Evaluation of COP24 and Future Challenges

Author: Jun Arima, Former Consulting Fellow, RIETI / Professor, Graduate School of Public Policy, The University of Tokyo

As the 1.5°C Special Report gains prominent attention, there will likely be calls at home and abroad to raise the 26% reduction target for 2030 when Japan submits its NDC in 2020. However, with the restarting of nuclear power plants not proceeding smoothly, if the prospect of achieving the 26% target diminishes, it would be unreasonable to raise the goal even more. Japan’s marginal abatement cost and its energy costs in the industrial sector are the highest among the world’s major countries. Setting unrealistic goals in response to international rallying cries would have a significant negative impact on Japan’s industrial competitiveness and economy. The 1.5°C Special Report will receive great coverage in the 2023 global stocktake and will likely have an effect during the revision of goals in 2025. While the author is skeptical of achievement of a 1.5°C to 2°C goal, if the world is to ultimately aim for decarbonization, then the path for Japan to take is to set serious goals and strategies in terms of developing and spreading technologies that could enable decarbonization in forms that are compatible with the economy, rather than gung-ho figures based on vain rallying cries and unsupported by feasibility studies. When it negotiated the formulation of the Kyoto Protocol, Japan took the lead in proposing the bottom-up framework of “pledge and review.” As it turned out, the international framework ended up taking the grand detour of a top-down Kyoto Protocol, but it ultimately arrived at a Paris Agreement that has at its core bottom-up pledge and review. When it comes to the course for decarbonization, Japan should present to the world an approach focused on technologies instead of numerical targets and time-tables.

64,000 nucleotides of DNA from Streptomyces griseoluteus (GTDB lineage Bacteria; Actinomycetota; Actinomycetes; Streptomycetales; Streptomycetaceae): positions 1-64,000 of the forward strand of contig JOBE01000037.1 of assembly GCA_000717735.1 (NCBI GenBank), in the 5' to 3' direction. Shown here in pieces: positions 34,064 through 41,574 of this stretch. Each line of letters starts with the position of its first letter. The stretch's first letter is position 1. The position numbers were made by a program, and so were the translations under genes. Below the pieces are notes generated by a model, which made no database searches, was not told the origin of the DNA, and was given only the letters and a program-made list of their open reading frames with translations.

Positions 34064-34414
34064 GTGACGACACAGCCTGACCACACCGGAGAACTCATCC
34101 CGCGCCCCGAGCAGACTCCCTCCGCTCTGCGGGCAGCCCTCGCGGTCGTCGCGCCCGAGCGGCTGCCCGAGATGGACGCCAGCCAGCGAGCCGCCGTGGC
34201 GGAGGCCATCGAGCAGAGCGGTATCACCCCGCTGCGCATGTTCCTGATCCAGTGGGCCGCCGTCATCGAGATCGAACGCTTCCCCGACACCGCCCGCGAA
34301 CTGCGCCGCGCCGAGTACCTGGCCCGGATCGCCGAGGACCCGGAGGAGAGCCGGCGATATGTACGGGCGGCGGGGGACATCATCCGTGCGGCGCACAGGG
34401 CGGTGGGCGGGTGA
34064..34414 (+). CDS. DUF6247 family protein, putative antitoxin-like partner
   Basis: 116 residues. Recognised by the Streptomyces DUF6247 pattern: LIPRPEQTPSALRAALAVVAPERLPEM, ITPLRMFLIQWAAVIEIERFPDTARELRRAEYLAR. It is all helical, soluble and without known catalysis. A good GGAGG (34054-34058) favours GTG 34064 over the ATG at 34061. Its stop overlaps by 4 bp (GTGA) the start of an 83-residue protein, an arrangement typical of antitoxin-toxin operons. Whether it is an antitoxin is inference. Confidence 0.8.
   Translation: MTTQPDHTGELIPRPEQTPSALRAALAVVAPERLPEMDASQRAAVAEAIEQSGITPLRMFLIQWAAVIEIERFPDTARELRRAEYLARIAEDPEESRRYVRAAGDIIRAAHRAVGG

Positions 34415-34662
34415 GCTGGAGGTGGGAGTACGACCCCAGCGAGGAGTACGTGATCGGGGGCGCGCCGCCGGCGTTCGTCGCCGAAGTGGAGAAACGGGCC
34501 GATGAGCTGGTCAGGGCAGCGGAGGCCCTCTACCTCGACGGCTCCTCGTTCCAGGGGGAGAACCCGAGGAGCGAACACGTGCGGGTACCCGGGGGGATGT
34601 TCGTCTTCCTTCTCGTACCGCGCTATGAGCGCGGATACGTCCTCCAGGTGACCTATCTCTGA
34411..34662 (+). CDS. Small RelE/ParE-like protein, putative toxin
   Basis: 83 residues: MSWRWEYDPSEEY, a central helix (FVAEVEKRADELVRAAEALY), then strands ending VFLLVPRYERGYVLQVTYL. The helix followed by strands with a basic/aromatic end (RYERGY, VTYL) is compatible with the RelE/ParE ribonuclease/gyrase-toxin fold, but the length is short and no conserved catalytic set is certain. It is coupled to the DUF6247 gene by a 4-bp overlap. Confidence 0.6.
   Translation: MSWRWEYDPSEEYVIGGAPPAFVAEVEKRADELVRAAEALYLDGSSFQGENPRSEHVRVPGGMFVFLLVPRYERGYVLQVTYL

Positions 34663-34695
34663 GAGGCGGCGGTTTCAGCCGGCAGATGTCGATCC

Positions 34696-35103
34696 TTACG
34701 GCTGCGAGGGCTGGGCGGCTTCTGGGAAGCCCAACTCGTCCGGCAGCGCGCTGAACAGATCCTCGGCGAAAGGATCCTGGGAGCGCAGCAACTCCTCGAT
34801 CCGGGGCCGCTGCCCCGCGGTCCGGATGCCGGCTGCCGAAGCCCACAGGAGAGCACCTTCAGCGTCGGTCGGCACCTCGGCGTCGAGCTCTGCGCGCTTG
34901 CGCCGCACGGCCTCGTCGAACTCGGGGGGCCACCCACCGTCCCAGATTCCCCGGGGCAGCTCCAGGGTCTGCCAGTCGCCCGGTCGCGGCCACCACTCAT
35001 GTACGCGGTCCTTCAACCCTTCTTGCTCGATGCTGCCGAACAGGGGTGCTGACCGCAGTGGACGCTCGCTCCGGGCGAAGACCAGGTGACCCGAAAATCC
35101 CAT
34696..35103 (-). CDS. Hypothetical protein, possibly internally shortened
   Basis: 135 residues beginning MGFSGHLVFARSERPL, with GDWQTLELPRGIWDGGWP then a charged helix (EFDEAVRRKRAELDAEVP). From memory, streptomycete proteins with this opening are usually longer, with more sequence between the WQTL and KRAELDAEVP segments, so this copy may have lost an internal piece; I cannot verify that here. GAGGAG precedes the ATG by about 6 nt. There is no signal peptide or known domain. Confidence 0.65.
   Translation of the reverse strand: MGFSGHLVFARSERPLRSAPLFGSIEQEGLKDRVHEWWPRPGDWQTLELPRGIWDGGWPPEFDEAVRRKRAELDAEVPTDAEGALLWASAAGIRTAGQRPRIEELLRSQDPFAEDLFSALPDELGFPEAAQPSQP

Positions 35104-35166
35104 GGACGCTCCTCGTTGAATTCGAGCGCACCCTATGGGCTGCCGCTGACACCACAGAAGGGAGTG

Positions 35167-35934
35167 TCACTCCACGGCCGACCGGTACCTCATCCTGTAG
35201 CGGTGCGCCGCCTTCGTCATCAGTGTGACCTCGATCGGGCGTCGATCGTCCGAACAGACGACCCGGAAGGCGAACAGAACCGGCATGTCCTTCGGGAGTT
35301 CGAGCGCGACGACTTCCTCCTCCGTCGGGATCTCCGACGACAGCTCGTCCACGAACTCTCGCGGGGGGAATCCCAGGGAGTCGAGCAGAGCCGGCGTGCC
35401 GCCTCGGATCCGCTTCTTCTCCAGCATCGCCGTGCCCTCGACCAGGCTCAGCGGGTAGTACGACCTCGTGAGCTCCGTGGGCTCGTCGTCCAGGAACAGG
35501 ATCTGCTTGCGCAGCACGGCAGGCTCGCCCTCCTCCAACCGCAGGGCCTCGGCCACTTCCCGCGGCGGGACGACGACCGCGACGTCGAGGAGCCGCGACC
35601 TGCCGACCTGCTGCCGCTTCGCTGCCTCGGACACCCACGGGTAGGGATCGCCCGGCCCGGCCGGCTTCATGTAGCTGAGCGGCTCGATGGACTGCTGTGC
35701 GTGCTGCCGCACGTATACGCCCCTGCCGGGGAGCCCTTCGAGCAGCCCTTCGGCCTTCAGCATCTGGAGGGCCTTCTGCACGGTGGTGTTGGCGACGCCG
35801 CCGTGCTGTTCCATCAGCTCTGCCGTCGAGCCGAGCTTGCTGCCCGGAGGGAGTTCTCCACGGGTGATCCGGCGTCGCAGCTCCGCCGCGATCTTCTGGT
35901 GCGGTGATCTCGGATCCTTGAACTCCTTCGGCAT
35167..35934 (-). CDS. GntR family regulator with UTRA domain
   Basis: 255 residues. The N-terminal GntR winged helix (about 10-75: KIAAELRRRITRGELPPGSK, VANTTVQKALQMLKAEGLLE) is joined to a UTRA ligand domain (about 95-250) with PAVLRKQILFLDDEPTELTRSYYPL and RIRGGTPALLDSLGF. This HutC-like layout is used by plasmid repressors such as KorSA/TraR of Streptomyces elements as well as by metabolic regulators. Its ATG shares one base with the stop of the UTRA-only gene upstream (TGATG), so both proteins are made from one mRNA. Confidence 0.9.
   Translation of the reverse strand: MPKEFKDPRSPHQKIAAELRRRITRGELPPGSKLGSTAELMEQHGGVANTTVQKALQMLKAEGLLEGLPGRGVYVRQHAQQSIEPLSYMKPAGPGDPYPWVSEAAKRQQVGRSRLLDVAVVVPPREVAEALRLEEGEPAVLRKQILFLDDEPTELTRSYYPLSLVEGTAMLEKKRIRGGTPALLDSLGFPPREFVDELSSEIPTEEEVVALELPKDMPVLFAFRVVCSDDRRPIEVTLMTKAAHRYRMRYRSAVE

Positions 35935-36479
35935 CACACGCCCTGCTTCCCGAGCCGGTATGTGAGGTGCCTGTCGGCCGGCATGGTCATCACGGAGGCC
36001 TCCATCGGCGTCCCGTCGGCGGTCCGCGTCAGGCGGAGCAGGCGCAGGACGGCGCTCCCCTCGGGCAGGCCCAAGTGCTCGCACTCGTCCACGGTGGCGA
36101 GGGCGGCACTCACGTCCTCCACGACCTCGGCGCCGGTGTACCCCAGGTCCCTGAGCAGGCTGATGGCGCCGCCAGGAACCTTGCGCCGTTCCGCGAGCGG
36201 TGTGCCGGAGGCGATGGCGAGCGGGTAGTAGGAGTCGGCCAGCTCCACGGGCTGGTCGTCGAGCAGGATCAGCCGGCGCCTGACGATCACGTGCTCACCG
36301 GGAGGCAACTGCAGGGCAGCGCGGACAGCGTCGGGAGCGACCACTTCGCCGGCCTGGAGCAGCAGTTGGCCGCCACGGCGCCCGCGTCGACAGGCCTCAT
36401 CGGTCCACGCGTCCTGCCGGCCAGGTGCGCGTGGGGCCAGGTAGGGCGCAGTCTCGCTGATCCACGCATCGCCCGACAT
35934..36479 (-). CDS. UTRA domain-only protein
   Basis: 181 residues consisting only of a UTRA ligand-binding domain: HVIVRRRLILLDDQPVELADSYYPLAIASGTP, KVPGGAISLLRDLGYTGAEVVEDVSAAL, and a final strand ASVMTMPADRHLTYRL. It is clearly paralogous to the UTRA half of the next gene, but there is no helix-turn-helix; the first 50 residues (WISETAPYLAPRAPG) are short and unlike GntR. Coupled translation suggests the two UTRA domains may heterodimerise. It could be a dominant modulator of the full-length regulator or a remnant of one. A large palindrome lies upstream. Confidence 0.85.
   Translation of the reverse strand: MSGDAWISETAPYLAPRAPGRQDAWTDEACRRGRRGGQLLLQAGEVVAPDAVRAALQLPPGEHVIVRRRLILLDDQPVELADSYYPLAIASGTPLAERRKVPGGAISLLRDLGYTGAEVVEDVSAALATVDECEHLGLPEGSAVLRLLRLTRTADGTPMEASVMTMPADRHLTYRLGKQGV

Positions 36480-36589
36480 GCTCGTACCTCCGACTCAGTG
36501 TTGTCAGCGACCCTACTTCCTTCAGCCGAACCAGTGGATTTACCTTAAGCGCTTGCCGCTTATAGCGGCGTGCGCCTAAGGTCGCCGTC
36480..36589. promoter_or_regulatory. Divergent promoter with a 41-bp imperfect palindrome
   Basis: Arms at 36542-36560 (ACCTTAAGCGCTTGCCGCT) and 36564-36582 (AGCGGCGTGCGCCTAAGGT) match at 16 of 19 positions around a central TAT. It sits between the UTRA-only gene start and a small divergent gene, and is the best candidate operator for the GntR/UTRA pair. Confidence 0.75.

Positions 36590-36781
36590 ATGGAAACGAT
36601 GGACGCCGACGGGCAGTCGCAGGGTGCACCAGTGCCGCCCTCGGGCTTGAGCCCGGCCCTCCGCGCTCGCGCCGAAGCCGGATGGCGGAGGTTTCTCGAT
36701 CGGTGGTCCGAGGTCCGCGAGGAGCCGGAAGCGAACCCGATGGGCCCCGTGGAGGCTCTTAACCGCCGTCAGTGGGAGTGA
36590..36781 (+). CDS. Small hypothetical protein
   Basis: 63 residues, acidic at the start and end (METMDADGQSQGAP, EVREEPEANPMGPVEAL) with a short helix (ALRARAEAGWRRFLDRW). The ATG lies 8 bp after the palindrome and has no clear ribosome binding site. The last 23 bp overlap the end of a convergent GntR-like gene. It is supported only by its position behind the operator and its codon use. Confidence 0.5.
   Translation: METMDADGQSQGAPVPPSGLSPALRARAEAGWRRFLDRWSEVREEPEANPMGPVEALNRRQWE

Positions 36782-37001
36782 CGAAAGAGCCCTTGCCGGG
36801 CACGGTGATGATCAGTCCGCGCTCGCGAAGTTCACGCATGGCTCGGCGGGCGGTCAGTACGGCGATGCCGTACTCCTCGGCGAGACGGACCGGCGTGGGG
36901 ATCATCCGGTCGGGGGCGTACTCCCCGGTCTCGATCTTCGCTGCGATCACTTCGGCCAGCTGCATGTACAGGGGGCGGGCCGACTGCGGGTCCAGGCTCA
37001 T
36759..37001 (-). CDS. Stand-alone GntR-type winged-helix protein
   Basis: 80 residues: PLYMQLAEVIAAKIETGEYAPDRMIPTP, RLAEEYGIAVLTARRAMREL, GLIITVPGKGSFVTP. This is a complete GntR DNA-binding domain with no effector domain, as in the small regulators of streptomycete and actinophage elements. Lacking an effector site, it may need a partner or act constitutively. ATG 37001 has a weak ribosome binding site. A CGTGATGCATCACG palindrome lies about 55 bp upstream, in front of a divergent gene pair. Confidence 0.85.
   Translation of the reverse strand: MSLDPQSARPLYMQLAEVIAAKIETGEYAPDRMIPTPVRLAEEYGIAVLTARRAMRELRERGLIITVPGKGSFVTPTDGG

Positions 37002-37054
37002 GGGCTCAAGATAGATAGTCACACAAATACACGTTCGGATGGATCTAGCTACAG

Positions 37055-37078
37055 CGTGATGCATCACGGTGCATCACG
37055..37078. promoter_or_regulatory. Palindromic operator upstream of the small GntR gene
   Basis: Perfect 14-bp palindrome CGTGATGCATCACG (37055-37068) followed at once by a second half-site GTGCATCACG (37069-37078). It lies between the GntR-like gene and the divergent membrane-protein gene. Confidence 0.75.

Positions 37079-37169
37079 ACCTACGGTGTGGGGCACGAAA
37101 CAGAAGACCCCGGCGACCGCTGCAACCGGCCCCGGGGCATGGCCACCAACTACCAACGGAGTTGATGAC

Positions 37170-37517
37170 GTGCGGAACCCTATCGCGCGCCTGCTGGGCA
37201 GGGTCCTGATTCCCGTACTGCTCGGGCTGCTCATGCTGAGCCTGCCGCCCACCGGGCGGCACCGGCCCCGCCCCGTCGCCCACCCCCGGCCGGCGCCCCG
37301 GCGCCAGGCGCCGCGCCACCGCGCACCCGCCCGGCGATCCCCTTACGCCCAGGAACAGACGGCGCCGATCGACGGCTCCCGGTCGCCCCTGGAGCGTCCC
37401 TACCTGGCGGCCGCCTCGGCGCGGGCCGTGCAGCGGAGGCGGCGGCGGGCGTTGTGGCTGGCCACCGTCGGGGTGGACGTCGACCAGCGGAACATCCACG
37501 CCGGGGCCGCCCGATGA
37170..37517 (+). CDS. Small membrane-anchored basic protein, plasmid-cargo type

Read the entire article on the RIETI website

Image taken by the Presidency of Bulgaria and sourced from Wikimedia Commons.

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